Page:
[Stackless] Google's new Go programming language
Kristján Valur Jónsson
kristjan at ccpgames.com
Mon Nov 23 21:22:58 CET 2009
I'd just like to point out that unix select() on sockets has the same kind of "problem." A select() call indicates that a recv() won't block. meanwhile someone else decides to recv() from that socket, before the caller of select() gets around to do that.
This is not a race condition, it is just how select() is designed. It is up to the programmer to make sure that only a single sink is reading from that source.
If you have other tasklets receiving from the channels you are selecting from, then you are using a programming model designed to give you grief, whether you can construct an atomic select+receive or not.
> -----Original Message-----
> From: stackless-bounces at stackless.com [mailto:stackless-
> bounces at stackless.com] On Behalf Of Jeff Senn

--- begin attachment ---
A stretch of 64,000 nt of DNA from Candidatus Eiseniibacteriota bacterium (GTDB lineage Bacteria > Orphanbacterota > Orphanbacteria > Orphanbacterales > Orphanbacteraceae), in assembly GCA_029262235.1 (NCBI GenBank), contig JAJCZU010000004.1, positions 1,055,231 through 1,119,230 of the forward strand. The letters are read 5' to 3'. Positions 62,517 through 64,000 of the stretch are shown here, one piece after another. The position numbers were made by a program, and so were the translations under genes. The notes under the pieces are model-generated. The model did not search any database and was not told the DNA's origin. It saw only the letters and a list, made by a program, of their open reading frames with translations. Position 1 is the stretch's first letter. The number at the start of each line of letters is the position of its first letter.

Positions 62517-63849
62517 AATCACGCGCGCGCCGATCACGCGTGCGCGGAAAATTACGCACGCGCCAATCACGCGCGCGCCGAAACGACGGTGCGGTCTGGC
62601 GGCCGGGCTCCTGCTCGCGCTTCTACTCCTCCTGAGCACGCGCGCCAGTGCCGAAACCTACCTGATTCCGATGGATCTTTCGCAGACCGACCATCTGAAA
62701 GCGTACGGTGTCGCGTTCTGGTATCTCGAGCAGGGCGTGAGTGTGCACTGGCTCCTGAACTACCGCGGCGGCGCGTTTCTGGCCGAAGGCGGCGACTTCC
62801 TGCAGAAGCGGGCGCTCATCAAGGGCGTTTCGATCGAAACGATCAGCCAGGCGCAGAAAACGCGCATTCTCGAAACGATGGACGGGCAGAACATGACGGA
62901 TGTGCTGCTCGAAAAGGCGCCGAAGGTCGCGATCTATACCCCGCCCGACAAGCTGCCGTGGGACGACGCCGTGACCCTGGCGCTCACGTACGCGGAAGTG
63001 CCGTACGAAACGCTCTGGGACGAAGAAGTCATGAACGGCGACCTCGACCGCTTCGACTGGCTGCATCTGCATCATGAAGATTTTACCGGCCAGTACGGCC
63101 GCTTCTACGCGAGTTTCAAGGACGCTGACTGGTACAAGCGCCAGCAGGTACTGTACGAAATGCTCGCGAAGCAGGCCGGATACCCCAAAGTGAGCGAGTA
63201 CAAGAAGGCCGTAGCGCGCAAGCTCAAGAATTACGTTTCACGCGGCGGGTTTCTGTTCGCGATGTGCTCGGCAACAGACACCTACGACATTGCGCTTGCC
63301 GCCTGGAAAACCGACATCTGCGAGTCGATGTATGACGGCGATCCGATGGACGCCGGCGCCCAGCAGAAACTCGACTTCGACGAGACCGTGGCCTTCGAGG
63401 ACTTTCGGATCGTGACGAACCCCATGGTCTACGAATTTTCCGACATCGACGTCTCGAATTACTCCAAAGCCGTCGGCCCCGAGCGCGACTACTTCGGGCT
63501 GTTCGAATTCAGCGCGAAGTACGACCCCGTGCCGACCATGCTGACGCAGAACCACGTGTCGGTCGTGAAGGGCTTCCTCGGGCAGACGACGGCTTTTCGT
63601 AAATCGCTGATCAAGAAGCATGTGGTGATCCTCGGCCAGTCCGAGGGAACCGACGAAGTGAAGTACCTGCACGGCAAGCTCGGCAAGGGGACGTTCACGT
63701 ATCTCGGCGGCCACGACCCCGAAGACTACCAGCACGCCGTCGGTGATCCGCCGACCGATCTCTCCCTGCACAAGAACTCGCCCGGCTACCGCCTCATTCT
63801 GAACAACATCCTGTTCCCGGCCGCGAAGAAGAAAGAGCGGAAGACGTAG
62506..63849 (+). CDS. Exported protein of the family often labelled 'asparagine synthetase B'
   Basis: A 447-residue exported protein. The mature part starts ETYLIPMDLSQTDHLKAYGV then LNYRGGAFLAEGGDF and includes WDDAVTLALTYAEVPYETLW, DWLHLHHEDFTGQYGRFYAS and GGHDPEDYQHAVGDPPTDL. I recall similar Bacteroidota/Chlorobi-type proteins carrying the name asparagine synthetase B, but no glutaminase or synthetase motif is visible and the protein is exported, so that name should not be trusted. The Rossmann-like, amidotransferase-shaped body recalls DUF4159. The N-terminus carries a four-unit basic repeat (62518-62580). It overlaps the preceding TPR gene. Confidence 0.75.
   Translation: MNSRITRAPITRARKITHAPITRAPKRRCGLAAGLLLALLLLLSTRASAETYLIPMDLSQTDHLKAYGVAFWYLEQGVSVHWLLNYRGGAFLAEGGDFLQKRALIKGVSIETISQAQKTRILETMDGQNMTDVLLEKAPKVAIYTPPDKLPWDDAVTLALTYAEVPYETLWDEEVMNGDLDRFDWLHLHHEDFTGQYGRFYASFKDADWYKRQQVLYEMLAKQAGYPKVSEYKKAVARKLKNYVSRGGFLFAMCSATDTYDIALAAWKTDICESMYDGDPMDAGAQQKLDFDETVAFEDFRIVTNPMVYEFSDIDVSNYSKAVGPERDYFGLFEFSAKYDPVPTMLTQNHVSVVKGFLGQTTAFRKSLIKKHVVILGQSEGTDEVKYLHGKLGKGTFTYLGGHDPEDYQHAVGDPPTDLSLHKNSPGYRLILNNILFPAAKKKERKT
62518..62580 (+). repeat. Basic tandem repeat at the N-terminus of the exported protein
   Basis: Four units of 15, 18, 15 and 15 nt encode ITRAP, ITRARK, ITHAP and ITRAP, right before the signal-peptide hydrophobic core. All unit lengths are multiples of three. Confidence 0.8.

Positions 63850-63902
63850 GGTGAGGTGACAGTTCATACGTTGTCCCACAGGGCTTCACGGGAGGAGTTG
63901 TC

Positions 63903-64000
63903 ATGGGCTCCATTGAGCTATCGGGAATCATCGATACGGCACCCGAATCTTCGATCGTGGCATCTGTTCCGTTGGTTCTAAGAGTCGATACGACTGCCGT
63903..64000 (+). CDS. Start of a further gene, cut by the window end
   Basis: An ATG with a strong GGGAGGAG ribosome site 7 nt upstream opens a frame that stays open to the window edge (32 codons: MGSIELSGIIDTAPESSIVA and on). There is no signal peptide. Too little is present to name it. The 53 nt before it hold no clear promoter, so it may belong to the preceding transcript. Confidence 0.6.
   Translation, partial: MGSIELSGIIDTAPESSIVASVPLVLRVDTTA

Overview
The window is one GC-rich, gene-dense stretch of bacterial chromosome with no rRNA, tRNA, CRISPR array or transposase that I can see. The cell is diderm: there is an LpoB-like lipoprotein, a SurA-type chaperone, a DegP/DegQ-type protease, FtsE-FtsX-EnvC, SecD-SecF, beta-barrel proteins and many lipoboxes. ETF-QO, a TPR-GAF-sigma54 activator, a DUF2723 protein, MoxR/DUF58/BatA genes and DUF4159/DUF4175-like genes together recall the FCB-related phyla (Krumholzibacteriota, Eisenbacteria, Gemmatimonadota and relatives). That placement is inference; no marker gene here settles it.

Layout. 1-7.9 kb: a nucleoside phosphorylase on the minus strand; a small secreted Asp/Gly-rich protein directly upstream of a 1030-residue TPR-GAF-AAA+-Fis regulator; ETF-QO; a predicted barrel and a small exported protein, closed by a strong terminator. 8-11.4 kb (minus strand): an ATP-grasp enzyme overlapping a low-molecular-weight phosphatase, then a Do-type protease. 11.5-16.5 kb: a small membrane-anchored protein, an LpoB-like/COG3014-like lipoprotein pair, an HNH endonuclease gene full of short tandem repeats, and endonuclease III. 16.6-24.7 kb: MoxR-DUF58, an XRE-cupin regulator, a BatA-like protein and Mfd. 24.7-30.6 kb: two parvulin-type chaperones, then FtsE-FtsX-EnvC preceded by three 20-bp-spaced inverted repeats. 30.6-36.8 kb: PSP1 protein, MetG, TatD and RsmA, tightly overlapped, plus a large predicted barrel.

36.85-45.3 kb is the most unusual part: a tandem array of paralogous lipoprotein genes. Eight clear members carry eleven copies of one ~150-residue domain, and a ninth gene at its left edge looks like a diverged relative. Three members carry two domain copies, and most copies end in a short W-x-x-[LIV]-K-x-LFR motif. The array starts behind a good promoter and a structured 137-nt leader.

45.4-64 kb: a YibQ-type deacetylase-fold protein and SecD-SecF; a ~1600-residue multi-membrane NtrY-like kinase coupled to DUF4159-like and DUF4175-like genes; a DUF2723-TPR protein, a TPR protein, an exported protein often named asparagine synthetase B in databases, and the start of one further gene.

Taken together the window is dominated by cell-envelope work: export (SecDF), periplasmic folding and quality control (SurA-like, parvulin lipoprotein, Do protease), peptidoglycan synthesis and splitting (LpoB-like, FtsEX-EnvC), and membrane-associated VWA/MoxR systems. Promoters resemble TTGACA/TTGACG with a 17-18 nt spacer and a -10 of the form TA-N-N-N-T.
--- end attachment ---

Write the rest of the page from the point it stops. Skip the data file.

> Sent: 23. nóvember 2009 19:35
> To: Andrew Francis
> Cc: stackless at stackless.com
> Subject: Re: [Stackless] Google's new Go programming language
> On Nov 23, 2009, at 1:46 PM, Andrew Francis wrote:
> > Still this doesn't avoid a second form of race - a select returns
> > with a list. Instead of immediately manipulating a selectable
> > the tasklet 1) calls schedule() 2) Does some action that causes the
> > tasklet to block and allows another tasklet to perform a channel
> > operation on the selectable channel, hence changing the situation.
> Yes, this is what I meant.
> > i.e
> > channel = select()
> > stackless.schedule() # dumb thing to do
> > #meanwhile the channel's state changed
> > request = channel.receive()
> > Using select() this way, I would say tough luck to the programmer
> > uses it in this fashion. And if this is a part of a language feature,
> > it may never happen.
> Err... am I the only one who is interested in preemptive scheduling?
> Also note that even if you are *not* doing preemptive scheduling, that
> a feature that requires that kind of programmer attention
> is a classic trap for breaking code in horrible ways with what seems
> like an innocuous (or non-local) change.
> foo = select(...)
> And then later someone inserts something into the implementation of
> that can cause a schedule (or say, sends a messages down another
> A less error prone construct would be:
> chan, message = select_and_receive([chans,...])
> Stackless mailing list
> Stackless at stackless.com
More information about the Stackless